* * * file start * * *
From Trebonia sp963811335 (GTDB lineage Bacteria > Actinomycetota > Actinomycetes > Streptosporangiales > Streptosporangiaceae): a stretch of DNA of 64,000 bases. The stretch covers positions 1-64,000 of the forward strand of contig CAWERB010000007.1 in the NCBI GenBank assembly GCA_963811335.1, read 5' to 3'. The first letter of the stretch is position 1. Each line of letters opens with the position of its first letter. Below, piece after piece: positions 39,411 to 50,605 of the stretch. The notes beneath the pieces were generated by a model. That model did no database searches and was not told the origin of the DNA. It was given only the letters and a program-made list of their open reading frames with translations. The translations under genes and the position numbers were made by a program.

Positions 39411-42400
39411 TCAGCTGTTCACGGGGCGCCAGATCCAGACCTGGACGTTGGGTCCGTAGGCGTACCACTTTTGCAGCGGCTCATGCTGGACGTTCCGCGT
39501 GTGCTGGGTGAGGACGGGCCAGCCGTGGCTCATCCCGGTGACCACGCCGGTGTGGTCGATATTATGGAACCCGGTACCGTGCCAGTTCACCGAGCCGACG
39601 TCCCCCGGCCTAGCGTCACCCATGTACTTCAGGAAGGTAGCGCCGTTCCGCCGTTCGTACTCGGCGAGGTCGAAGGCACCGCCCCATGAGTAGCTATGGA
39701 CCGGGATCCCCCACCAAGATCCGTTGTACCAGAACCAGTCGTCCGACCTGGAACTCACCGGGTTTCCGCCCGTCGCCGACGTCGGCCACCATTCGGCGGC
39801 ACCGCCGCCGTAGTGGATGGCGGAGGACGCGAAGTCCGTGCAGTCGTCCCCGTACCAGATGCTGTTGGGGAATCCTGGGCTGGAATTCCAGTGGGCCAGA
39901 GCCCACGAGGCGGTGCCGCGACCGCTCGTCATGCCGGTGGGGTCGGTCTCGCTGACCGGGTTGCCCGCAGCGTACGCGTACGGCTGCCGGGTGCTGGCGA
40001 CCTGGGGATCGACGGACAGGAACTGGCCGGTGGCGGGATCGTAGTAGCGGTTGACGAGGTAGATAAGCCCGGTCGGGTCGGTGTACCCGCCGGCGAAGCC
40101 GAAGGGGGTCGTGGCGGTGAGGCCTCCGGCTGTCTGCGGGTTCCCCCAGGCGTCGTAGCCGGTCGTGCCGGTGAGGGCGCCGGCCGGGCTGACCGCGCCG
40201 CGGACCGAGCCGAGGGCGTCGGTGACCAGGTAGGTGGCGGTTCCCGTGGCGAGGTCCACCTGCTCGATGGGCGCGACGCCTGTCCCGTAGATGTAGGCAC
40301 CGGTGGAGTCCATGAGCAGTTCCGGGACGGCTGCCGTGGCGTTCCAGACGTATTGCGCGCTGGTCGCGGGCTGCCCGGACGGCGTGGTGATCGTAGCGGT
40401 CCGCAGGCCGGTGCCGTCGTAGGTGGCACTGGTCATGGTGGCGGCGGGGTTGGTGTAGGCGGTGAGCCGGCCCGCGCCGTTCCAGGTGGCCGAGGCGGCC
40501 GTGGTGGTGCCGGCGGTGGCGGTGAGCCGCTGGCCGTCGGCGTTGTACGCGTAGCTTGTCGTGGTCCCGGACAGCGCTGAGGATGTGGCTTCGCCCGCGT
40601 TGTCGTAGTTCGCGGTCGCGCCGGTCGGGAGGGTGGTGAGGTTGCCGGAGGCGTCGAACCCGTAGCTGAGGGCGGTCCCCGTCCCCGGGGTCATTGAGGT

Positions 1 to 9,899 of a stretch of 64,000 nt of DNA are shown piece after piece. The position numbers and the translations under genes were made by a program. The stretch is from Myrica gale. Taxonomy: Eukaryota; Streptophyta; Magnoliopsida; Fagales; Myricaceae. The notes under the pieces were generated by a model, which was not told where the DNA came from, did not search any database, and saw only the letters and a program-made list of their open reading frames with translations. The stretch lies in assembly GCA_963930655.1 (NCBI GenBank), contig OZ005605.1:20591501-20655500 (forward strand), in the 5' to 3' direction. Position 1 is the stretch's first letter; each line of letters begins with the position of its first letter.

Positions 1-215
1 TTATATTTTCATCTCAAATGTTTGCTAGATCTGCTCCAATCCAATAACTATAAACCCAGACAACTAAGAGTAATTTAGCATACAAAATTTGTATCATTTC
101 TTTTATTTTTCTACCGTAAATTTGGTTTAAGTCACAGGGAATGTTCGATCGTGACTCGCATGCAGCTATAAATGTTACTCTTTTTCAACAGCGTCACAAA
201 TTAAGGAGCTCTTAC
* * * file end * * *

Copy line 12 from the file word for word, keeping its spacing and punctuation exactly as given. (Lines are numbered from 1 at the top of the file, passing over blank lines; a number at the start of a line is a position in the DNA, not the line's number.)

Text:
40301 CGGTGGAGTCCATGAGCAGTTCCGGGACGGCTGCCGTGGCGTTCCAGACGTATTGCGCGCTGGTCGCGGGCTGCCCGGACGGCGTGGTGATCGTAGCGGT